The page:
This Indian-Chinese, Buddhist-Confucian exchange spanning India and China via Central and Southeast Asia made ancient Asia a rich cultural zone, lasting well beyond the disintegration of the Han Empire in the second century. The decline of the Han and subsequent Six Dynasties period of chaos empowered the Goguryeo Kingdom of Korea to liberate itself from the Han yoke, creating the largest independent state of the Korean Peninsula; it spanned the Yalu River and the Liaodong Peninsula. Another Korean kingdom, the Baekje, also held its own in territory and trade with China. The Baekje welcomed monks from Gandhara who brought Buddhism to the kingdom in the fourth century, and subsequently many more Indian monks who initiated the construction of monasteries and temples. The princess of Ayodhya in India even married into Korean royalty.
As in Korea, disparate Japanese kingdoms awakened, with the Yamato coalescing into a formidable regime that governed from AD 250 to
710. Under the reign of Prince Shōtoku (AD 593–622) in the Asuka period, Buddhism flourished in Japanese society while Confucianism took hold in the bureaucracy. The Yamato adopted the Chinese calendar and sent Japanese students to China to study both Buddhism and Confucianism. At the same time, Japan sought equality with the Chinese emperor and refused to accept a subordinate status. Even as China, Korea, and Japan contested territory, constant migration brought them together into a common East Asian system of commerce and cross-cultural learning.
South Asia, too, continued with its intellectual and cultural advances. The Kushan Empire, led by Emperor Kanishka, strengthened in the wake of the Mauryans’ demise but continued Ashoka and Menander’s nurturing of Buddhism. By the year AD 150, Kanishka came to rule over a vast realm spanning the Bactrian regions of the Tarim basin (today’s Xinjiang) all the way to the Ganges. The Gupta Empire, which subsequently dominated the Ganges region after 320, marked a golden age of cultural and scientific accomplishment with the completion of the epic tale Mahabharata and the invention of the mathematical zero and the game of chess. The great university of Nalanda attracted students from as far as Central Asia and Korea and hosted the reputable late-seventh-century Chinese monks Xuanzang and Yijing, who translated dozens of Buddhist texts from Sanskrit into Chinese. The Guptas also expanded eastward through Bengal and built strong trade ties with the Srivijaya Kingdom, which over a period of nearly a century constructed the world’s largest Buddhist temple at Borobudur on the island of Java. The Guptas exported textiles and perfumes to Rome—until both the Guptas and the Romans succumbed in the fifth century to Hun invaders from the Altai region east of the Caspian Sea (today’s Kazakhstan).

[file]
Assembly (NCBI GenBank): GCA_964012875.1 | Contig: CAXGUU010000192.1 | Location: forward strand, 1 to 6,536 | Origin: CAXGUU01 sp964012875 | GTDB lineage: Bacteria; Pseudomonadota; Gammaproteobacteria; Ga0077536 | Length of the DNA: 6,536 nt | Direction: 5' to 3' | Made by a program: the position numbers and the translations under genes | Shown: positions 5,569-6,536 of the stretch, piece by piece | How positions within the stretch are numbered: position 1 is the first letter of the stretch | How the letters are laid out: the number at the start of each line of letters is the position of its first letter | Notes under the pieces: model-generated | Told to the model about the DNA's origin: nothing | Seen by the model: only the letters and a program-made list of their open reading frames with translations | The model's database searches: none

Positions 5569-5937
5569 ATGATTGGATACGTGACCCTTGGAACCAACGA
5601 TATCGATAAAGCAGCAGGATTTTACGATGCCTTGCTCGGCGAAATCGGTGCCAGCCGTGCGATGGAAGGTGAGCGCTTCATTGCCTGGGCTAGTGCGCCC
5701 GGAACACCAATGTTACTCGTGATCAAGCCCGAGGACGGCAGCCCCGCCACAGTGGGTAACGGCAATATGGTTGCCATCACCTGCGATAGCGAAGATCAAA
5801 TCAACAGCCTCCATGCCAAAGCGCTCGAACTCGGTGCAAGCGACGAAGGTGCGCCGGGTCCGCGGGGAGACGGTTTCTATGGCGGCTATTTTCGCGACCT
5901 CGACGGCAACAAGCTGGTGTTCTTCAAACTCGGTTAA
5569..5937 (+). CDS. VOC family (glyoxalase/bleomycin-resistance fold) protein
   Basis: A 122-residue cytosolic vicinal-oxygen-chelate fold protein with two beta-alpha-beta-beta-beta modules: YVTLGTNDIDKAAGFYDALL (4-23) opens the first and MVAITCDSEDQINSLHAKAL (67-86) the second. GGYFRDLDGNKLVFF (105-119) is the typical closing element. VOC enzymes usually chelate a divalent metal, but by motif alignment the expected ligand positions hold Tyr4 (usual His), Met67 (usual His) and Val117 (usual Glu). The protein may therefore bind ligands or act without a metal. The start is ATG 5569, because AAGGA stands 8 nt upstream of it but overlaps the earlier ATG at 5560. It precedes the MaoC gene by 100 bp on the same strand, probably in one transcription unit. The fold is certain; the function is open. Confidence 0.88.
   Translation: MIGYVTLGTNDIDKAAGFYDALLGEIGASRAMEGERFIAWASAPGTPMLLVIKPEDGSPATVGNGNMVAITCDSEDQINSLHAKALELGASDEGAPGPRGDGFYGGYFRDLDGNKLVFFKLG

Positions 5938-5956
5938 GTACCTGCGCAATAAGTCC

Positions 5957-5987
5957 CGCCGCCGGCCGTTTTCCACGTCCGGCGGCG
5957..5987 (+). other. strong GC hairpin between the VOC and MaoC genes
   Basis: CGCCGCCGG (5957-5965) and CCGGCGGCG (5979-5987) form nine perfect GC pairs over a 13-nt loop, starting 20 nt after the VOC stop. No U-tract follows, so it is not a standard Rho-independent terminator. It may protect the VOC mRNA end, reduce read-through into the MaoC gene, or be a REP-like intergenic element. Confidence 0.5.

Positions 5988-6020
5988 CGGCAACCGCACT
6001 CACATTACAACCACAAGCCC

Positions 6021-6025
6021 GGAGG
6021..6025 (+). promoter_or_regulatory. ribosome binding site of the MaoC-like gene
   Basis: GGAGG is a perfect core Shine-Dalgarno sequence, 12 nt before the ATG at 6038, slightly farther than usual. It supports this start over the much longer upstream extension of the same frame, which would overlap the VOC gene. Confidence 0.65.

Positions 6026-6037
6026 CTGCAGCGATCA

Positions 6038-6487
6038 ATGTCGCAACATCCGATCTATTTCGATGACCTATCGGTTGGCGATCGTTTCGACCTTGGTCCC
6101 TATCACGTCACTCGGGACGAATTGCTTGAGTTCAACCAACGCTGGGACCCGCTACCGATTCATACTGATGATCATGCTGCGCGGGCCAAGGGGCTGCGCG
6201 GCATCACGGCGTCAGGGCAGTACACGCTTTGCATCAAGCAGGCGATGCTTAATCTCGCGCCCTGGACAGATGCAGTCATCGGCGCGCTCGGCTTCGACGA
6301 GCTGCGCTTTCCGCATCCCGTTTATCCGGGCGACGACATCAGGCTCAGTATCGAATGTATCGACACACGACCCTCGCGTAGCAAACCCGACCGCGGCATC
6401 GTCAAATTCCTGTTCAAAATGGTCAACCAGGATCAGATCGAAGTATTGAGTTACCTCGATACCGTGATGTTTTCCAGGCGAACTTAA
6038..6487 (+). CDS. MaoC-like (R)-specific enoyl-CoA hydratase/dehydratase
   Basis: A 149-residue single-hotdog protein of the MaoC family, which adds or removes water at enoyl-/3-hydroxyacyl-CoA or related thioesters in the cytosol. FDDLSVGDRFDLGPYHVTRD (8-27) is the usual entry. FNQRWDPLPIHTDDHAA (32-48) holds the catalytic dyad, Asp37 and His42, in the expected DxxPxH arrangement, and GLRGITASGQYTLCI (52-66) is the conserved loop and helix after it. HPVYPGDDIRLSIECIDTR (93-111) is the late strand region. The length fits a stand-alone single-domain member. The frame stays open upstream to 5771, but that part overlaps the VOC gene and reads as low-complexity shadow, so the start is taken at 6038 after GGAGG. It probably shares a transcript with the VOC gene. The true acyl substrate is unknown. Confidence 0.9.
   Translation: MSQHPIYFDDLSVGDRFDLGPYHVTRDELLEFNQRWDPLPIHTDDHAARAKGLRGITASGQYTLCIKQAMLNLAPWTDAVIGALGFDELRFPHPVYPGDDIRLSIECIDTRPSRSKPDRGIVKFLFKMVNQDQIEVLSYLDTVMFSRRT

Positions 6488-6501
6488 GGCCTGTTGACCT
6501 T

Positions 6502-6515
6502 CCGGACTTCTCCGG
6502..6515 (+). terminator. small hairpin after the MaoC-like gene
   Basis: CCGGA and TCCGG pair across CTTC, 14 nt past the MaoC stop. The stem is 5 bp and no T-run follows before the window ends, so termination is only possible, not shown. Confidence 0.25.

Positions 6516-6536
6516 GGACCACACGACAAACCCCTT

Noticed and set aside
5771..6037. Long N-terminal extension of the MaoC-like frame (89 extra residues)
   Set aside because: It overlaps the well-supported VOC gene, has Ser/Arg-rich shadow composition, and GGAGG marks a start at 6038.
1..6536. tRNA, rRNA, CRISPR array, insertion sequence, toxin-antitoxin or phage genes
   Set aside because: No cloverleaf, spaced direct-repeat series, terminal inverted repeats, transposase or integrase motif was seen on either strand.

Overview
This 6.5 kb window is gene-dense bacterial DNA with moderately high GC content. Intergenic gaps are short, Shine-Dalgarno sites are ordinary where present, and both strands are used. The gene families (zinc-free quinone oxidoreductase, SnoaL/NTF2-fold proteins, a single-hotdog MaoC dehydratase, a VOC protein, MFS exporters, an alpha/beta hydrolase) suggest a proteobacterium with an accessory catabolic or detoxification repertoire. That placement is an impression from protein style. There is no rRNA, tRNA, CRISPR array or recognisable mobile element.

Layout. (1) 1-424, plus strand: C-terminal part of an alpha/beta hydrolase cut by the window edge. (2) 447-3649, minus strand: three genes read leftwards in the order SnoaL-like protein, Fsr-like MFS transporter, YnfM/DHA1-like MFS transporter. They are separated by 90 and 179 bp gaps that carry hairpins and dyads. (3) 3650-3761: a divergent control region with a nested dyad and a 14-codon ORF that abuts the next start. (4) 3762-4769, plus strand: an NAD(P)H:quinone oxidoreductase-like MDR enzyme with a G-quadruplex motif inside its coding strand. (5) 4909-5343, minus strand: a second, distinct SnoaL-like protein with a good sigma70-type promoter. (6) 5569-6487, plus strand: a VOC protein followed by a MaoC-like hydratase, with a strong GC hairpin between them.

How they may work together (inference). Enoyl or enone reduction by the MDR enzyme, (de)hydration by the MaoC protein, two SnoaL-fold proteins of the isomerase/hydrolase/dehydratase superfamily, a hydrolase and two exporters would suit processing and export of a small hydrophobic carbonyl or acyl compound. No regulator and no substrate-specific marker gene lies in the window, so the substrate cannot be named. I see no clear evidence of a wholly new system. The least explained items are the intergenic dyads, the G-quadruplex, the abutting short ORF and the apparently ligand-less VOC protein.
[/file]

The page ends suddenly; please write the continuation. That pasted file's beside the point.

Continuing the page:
Still, Asia’s continental connectivity continued to thrive. Paper, silk, gunpowder, and luxury goods traversed the Silk Roads in all directions, as did philosophical ideas and religious doctrines. New faiths also emerged from West Asia. In Roman Palestine, followers of the preacher Jesus Christ began to spread his message across the Levant and
Caucasus; early missionaries such as St. Thomas the Apostle baptized Christians as far away as Kerala in southern India. Meanwhile, the Nestorian Church of Byzantium, splitting from that of Rome, anchored itself at Constantinople in Anatolia and grew its following in the Sassanian Empire, through which it spread eastward across Central Asia and as far as China. Ancient Asia was a richly diverse milieu of civilizations engaging through the forces of commerce, conflict, and culture.
Asia’s Imperial Expansions
Byzantium was not the only religious empire that surged eastward in the centuries following the sacking of Rome. In Arabia, long home to a polytheistic mix of Zoroastrianism, Judaism, Nestorianism, and numerous indigenous faiths, the revelations of the prophet Muhammad in Mecca in AD 610 CE inspired Arabs across the land. After his death in 632, Muslim tribes unified under the Rashidun Caliphate, which launched conquests across Egypt and North Africa and overran the Sassanians and Persians to the east. This early Islamic unity, however, gave way to disputes over succession, causing a rift within the ruling Umayyad Caliphate between rival Sunni and Shi’a sects. Already by the early eighth century, Islam had advanced to reach both the Iberian Peninsula of Europe and the fringes of India.
The Umayyad’s successors, the Abbasids, converted the powerful Turkic tribes of the Ferghana valley (in today’s Uzbekistan) and allied with them—as well as the powerful Tibetan Empire, which ruled a vast expanse covering the Tarim basin, the Himalayas, Bengal, and Yunnan—together defeating the Tang Dynasty’s armies (led in part by the Goguryeo Korean commander Gao Xianzhi) at the momentous Battle of Talas near the Tian Shan Mountains in present-day Kyrgyzstan, in 751. Despite its victory over the Tang, the Abbasid Dynasty came in 755 to aid the Tang to put down a rebellion launched by its own half-Sogdian, half-Turk general An Lushan.
While the Arab-Turkic-Tibetan alliance expelled China’s garrisons from Central Asia, its armies and merchants (including those of the
nomadic Uighur people) took westward China’s sophisticated knowledge of papermaking. The Abbasids’ second caliph, Al-Mansur, established a new capital city, Baghdad, on the banks of the Tigris River (just north of the former Sassanid capital city of Ctesiphon). Subsequently, Caliph Harun al-Rashid (r. 786–809) built a House of Wisdom that gathered scholars such as the Persian mathematician and astronomer Muhammad al-Khwarizmi, who pioneered algebra (al-jabr
) and the study of Indian numerals, and Hunayn ibn Ishaq, a Nestorian Christian polymath who translated more than one hundred works of the Greek ...